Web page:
Formation Evaluation in Volcanic Reservoirs
Presented by Tom Neville (Asia-Pacific Formation Evaluation Services)
As the development of conventional hydrocarbon accumulations has matured, less conventional sources are gaining in importance. Globally, volcanic rocks have the potential to host significant resources that have been historically overlooked, although such reservoirs are being exploited in several regions. Volcanic reservoirs are also of interest in CO2 sequestration, providing the potential for both physical and chemical storage mechanisms, and are a major host lithology for many types of mineral deposits. The capability to evaluate matrix composition, pore system properties, and fluid content in volcanic rocks is therefore of economic as well as scientific interest.
Volcanic reservoirs display the most problematic features of the two main classes of reservoir siliciclastic and carbonate and present a significant formation evaluation challenge. Volcanics show a wide variability in lithology and mineralogy, confronting the interpreter with minerals rarely encountered in conventional petrophysics in sedimentary rocks. This greatly complicates the determination of matrix properties and hence porosity. Alteration further complicates mineralogy, and hence saturation evaluation, with the generation of clay minerals and zeolites. While the complexity of the rock matrix in these reservoirs rivals or exceeds most siliciclastics, their pore network has more in common with carbonate reservoirs. Volcanics show a full range of pore types, from intergranular micro-and meso-porosity to vug, fracture, and brecciation porosity.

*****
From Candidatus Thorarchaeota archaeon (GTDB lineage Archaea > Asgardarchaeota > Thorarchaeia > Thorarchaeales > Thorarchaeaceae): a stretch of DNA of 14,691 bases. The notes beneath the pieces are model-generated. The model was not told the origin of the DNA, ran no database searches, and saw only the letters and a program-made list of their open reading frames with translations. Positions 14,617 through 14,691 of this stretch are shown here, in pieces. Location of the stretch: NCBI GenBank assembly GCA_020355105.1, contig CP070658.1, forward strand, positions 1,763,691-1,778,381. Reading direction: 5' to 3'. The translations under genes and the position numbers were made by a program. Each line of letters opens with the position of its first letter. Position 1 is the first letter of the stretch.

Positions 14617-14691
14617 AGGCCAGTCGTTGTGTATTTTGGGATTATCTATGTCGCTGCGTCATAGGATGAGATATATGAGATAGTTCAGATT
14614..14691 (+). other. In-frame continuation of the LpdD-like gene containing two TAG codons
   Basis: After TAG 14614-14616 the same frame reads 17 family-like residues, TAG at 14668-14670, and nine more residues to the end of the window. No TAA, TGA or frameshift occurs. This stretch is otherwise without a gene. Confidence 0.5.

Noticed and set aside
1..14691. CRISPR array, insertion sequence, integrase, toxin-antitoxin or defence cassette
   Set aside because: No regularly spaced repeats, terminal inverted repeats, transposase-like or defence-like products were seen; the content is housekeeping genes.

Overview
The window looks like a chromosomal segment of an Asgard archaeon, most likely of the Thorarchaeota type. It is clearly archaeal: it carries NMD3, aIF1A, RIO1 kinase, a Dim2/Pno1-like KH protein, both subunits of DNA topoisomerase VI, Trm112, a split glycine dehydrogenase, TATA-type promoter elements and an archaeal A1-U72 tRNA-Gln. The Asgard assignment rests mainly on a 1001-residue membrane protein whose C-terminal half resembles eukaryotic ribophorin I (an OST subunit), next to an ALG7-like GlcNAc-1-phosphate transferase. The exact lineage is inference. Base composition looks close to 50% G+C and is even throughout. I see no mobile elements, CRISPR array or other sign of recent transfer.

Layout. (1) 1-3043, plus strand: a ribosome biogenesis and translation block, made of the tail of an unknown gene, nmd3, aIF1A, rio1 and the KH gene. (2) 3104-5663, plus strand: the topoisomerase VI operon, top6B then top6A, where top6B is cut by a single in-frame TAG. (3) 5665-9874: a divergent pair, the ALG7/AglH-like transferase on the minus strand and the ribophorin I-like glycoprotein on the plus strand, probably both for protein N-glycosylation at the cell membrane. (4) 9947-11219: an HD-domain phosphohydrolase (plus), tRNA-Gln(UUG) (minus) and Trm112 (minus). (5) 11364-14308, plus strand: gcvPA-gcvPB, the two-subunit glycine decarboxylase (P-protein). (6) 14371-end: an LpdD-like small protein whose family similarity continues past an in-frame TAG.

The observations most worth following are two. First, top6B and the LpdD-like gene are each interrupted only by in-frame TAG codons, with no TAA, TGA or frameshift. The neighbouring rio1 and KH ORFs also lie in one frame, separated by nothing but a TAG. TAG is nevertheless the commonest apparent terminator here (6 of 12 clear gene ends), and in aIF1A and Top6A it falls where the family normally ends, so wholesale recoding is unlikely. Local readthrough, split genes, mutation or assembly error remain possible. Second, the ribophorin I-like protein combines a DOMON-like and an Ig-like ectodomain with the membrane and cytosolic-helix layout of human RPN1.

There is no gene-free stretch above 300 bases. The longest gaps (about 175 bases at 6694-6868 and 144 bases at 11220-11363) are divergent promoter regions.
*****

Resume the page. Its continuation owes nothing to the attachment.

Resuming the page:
Evaluation of volcanic reservoirs requires integrating appropriate measurements and interpretation methods from across the full spectrum of the petrophysical toolbox. This presentation will review the key types and properties of volcanic reservoirs and highlight some of the most useful tools and techniques for evaluating such reservoir types.
About the presenter
Tom Neville is Principal Consultant at Asia-Pacific Formation Evaluation Services, which he founded in 2017. After receiving his BSc (Hons) degree in Geology and Mineralogy from the University of Queensland in 1989, Tom worked for six years as an exploration and development geologist with several oil & gas companies in Brisbane before joining Schlumberger as a petrophysicist in 1996. Over the following twenty years Tom had a variety of management and technical roles in operations, engineering, and research with Schlumberger around the World. Since leaving Schlumberger in 2017, Tom has been working as a consultant in the fields of petrophysics and formation evaluation to the oil & gas, mining, and groundwater industries in the Asia- Pacific region.
Tom has worked directly on formation evaluation projects in volcanic reservoirs in China, Indonesia, Japan, Russia, and the North Sea, and has also studied volcanic reservoirs in Argentina, Australia, New Zealand, and the United States. He is holder of a US patent awarded for a workflow for evaluating volcanic reservoirs and developed and teaches probably the only dedicated course on formation evaluation of volcanic reservoirs in the industry.
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